#49  
 
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Originally Posted by sethweinstein View Post
Nice thread!

heading in when I leave, figure out what direction the train is heading in, and use the two to position myself on the train so that in a perfect world, there will be an exit near where I get off that's close to where I want to go. I haven't figured out how to get Google Maps to show all the station exits, at least in New York.[/color]
Some subway systems have properly labeled exits (eg 1, 2, 3a, 3b), and Google maps will route you accordingly (tell you to take exit 3b and then turn right etc). I believe Taipei, south Korea are in this category

Unfortunately, NYC is not one of them. But if you enable transit mode in Google maps, it will show the station layout in pink, and Google maps will direct you to use follow which Street exit and direction. (Eg take Broadway & 42th, southeast exit) . No numbers though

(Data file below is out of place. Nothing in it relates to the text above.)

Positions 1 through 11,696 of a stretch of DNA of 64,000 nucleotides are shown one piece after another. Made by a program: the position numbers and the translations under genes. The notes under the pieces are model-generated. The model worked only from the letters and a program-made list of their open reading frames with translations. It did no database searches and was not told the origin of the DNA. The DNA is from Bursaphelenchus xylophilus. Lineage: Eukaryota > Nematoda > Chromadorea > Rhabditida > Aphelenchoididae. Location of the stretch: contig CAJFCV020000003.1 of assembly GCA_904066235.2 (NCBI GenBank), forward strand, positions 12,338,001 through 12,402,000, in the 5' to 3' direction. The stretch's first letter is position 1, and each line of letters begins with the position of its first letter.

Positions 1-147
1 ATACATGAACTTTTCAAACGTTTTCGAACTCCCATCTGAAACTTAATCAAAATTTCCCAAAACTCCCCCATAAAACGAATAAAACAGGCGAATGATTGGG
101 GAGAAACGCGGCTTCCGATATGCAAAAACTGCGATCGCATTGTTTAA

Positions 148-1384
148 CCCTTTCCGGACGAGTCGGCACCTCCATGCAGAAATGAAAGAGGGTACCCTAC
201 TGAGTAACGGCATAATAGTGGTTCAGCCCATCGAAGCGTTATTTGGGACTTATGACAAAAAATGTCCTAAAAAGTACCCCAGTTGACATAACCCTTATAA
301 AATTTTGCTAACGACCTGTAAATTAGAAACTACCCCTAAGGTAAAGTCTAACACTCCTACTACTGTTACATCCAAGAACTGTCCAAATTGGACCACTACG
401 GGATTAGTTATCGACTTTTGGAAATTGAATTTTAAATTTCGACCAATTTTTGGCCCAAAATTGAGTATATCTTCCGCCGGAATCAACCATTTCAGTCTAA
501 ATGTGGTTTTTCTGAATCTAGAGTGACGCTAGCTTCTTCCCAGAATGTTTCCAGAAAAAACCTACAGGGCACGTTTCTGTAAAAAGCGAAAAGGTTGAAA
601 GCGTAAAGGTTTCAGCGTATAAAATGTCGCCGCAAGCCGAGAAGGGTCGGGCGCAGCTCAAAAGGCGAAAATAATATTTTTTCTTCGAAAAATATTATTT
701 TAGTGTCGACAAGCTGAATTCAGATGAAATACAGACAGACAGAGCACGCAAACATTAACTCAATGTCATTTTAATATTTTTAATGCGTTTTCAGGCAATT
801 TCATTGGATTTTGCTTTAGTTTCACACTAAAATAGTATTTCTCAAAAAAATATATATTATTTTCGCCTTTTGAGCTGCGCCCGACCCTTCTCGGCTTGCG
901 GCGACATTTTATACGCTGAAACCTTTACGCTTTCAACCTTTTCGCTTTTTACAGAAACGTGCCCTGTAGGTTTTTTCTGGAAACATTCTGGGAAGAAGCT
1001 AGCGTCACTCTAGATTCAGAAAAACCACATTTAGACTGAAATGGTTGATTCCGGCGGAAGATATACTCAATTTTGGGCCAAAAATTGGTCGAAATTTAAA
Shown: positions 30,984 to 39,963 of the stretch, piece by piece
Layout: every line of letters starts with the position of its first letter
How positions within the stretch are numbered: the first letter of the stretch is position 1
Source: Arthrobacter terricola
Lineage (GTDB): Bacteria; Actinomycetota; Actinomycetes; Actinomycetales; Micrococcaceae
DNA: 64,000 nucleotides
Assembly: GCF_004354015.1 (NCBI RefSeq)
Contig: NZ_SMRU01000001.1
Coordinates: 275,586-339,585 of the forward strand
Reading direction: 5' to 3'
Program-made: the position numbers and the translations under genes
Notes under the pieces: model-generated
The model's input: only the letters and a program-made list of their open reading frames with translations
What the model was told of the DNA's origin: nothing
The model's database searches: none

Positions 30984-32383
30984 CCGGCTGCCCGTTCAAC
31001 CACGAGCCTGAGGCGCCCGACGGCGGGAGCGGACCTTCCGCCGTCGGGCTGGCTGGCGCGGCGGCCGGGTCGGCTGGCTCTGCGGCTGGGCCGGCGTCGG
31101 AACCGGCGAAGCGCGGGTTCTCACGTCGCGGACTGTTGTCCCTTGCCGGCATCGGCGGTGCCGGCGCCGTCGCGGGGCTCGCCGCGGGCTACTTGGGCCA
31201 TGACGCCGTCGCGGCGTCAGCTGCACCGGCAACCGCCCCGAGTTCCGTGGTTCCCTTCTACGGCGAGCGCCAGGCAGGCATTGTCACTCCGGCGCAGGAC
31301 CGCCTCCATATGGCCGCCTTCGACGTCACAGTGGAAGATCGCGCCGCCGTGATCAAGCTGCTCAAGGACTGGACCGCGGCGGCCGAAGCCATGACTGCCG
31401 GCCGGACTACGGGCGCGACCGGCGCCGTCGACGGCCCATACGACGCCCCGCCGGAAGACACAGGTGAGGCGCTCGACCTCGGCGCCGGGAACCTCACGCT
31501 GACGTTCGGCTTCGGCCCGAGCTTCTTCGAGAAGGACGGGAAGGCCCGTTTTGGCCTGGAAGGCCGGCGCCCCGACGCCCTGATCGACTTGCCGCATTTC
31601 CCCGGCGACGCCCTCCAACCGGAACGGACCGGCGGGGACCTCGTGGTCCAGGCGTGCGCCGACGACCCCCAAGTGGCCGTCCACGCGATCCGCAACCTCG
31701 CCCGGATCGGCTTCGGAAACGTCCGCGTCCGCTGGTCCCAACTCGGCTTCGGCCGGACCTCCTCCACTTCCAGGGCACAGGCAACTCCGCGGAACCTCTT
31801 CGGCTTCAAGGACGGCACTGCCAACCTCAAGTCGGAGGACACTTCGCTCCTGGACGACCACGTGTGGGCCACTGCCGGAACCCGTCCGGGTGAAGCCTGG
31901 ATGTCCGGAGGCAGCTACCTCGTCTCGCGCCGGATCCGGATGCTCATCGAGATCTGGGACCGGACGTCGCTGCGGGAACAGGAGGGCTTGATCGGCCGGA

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Old Dec 9, 19, 3:12 pm
  #50  
 
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Originally Posted by paperwastage View Post
if you enable transit mode in Google maps, it will show the station layout in pink, and Google maps will direct you to use follow which Street exit and direction. (Eg take Broadway & 42th, southeast exit) . No numbers though
Thanks! I knew I'd seen it before and couldn't find it on my phone. And for a while I still couldn't find it. It's not in the settings. Who knew you had to press on the thing that looks like a graduation cap? Pictures, bah.

Seth
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Old Dec 9, 19, 5:05 pm
  #51  
 
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Originally Posted by lhrsfo View Post